In August it was widely reported that the spandex-loving retailer was more than $91 million in debt (about £57 million) and facing the very real possibility that its 280 stores would be shuttered within the next few months.
Now, however, Lion Capital has changed the terms of its lending policy so that American Apparel can stay in the game, reports WWD.
According to the terms of the new agreement, American Apparel must make a pre-tax profit of $20 million (about £13 million) over the 12 months ending 31 January, and must earn $80 million (about £50 million) by September 2013. And that may be no easy task.
"Retail is hard right now," American Apparel's controversial CEO Dov Charney told WWD. "I'm not alone in this. You have to work for every dollar, you have to work on the merchandise, make sure the product mix is perfect and the allocation is right. It's a tough market right now."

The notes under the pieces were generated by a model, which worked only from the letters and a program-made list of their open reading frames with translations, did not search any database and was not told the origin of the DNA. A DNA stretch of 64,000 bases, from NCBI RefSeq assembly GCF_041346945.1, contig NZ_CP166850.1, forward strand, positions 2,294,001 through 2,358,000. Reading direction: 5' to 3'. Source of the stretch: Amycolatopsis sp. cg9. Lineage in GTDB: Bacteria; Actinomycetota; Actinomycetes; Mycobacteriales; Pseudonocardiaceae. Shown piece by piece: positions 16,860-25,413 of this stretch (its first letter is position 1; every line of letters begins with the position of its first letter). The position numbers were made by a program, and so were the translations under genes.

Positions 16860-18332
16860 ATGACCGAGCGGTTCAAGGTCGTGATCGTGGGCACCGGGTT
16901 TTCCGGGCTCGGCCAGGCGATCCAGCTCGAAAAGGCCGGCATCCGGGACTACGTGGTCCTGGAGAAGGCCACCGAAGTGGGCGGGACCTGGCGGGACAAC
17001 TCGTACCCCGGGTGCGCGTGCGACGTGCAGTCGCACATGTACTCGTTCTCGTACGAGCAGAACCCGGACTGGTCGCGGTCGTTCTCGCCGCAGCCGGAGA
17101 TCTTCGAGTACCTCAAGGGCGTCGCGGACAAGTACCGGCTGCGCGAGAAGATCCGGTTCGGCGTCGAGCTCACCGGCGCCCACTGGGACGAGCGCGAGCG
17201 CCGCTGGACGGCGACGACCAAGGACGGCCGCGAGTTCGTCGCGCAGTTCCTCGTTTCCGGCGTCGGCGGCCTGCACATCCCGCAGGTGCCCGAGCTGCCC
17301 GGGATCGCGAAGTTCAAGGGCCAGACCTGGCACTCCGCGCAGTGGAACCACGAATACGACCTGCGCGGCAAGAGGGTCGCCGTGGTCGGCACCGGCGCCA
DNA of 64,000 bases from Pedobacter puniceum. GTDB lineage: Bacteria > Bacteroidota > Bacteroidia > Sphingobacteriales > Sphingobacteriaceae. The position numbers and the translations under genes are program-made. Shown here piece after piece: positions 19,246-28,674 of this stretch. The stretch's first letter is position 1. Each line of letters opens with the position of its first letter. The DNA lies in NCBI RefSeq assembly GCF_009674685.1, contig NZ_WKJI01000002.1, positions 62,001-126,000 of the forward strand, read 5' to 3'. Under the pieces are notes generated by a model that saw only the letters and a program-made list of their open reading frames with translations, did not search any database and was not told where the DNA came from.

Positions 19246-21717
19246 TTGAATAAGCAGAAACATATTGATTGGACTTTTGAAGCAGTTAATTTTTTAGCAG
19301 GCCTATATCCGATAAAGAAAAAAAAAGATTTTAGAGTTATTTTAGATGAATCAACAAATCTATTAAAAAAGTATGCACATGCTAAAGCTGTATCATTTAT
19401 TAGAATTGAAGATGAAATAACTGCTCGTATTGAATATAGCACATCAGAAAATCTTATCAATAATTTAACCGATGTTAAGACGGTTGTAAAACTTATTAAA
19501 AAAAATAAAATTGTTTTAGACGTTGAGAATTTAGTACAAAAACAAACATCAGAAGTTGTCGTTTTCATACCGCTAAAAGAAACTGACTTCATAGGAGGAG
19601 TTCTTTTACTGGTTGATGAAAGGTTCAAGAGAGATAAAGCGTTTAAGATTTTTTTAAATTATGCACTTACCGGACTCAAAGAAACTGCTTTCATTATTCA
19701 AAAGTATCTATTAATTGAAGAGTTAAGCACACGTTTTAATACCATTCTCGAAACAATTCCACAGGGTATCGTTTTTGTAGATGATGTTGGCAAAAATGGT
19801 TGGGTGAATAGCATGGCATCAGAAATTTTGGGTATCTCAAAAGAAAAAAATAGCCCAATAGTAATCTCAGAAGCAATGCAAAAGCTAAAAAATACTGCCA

That's where Lion Capital comes in.
"We are working together with Dov to realign the capital structure of American Apparel to support a number of key initiatives within the business, including the hiring of several new senior executives," Lyndon Lea, founder and partner of Lion, told the paper.
As for who those senior execs might be, Charney coyly told WWD, "If we hire a new C-level executive, I will let you know."
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